I had a week to fill in over the Christmas period, and I thought that a week-long cruise would be a good and convenient option. I boarded and disembarked MSC Grandiosa in Genoa, and thought that I would be visiting Civitavecchia, Palermo, Valletta, Barcelona and Marseille. However, after boarding in Genoa, there was a letter in the cabin advising that the two ports I was most looking forward to visiting were not able to be visited because of sea conditions, and as a result, the itinerary was changed so that there was an extra day spent in Civitavecchia (the port of Rome), and port stops in Ajaccio (Corsica) and Palma de Mallorca were arranged.
I arrived in Genoa by train about two hours before the posted time of embarkation but I was able to board the ship and go to my cabin. Both embarkation and disembarkation at Genoa were among the best that I have experienced. The walk between the cruise terminal and railway station is not very long, but can involve some steps and narrow pathways.
Compared to other cruises that I have been on, this was the first cruise where the passenger composition changed at each port. This in itself was not a problem, but it meant that each afternoon from about 3.30 pm to 5.00 pm there were 5-6 announcements in multiple languages over the loudspeaker for new passengers to attend the mandatory lifeboat sessions. There must be a better way (perhaps an electronic bracelet) to get passengers to attend the sessions without the constant loud reminders.
Based on what I had read and seen on the MSC website, the cabin was what I expected. There was little free floor space around the bed. The wardrobe was adequate and the bathroom good. I was expecting a facecloth/flannel to be provided but this was not the case. There was room underneath the bed to store suitcases. The bed and pillows were very comfortable, and the cabin attendant was efficient and friendly. On several occasions I was woken up about 3.00 am by ship (rather than passenger) noises, but I did not have the inclination or the energy to find out the source of the noises.
I walked from the entrance at the cruise port to the Civitavecchia railway station and this took about 40 minutes. I caught the local bus back to the cruise port, and in hindsight this would have been a better option both ways as it is cheap and quite quick. The train to Rome was late and took over an hour. I have been to Rome previously so did not have an extensive list of places to visit. I had to use the Metro to get to some places and discovered that coins are needed to purchase tickets. I nearly missed my train on the return journey as the platform number was posted on station information screens only a short time before departure, and the walk to the platform was considerable. On this occasion (and I guess on a regular basis) trains from Termini to Civitavecchia depart from platforms located at the far end of the airport train platform.
The ship berthed at a pier close to the town, so it was easy to walk around the town and the harbour. The lines to re-board the ship were very long and the process took over an hour. There was no MSC presence to monitor and control what was happening in the lines, and this aspect spoiled an otherwise pleasant visit to the Ajaccio.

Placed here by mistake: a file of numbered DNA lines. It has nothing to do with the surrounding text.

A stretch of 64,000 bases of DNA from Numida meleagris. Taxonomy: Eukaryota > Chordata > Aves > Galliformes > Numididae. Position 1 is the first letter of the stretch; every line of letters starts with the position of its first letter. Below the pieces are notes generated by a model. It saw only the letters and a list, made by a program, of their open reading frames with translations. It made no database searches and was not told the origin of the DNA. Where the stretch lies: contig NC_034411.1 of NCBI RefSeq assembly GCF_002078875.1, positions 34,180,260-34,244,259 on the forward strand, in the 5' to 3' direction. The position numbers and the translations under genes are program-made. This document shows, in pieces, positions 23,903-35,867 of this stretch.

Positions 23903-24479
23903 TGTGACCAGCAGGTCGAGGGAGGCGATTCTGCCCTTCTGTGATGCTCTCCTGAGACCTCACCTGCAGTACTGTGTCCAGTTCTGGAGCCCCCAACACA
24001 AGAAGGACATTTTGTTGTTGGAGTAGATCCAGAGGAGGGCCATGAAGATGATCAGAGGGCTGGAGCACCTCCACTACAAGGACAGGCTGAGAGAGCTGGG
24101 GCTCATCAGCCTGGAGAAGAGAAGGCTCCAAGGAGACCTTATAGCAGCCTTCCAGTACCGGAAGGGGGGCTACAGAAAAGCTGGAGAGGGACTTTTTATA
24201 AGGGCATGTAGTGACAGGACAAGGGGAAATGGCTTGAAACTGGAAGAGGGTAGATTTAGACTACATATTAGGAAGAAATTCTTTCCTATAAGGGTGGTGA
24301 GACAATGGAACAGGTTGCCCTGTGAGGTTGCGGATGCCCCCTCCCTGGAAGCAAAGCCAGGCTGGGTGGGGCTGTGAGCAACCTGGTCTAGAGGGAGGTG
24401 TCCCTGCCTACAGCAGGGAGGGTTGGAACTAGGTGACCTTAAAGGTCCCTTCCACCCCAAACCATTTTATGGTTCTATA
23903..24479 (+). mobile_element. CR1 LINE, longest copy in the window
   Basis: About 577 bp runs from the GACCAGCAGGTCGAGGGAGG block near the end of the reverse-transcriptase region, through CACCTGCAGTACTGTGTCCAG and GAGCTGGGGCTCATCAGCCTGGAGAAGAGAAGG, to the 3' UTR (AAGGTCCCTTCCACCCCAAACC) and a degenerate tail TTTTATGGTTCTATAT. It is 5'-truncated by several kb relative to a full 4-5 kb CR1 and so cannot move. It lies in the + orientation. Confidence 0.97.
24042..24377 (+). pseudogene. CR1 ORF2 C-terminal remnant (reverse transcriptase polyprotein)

The ship visited Palma de Mallorca on Christmas Day, so there were few sights such as the cathedral open during the time spent in port. I walked to and from the cruise terminal to the city centre along the waterfront pedestrian pathway on a beautiful day, and this ended up being a good way to pass the time and get some exercise.
As I had previously visited Barcelona, I planned beforehand to visit Montserrat by public transport. I walked from the cruise port to the Drassanes metro stop near the Christopher Columbus memorial, caught the metro to Placa Espana, and then caught a train to Montserrat which departs from Platform R5 (direction Manressa) on an hourly schedule. There is a choice of travelling up the mountain by cable car or train. I took the cable car, but had to wait about an hour for a ride up the mountain to become available. If I was to do the visit again, I would probably choose the train. My visit coincided with a public holiday so there were many tourist at the site. The setting of the monastery is spectacular. The return journey went smoothly although I was anxious about not getting caught by long lines at the cable car on the descent from the mountain and allowed plenty of time so that this would not happen.
I had originally planned to visit Aix-en-Provence by train when in Marseille, but a French railway strike meant that this was not possible. Instead I visited the Church of Notre Dame de la Guard which dominates the Marseille skyline and I was not disappointed. I walked for about 10 minutes to the entrance to the cruise port (following the green line) where a free shuttle bus took me to a stop near where the ferries to Algeria are berthed. Note that this free bus does not start service until after 9.00 am. I then walked and visited the Cathedrale de Major which opens at 10.00 am, and then went further along the road to the Mucem St Jean where I caught Bus 60 to Notre Dame. The church is a large and interesting complex, and the views of the city are spectacular. On the way back from Notre Dame I spent some time wandering about the Old Port before returning to the free shuttle bus. There was a large crowd waiting to board the shuttle bus back to the cruise terminal as there were two large MSC cruise ships in port.
Genoa was my port of embarkation and disembarkation. As I checked in early for the cruise I went for a wander along the main road, but there was not too much to see. The lines for security meant that it took longer to get back on the ship than it it did to check-in. The walk between the station and the cruise terminal was relatively straightforward after checking out the route on Google.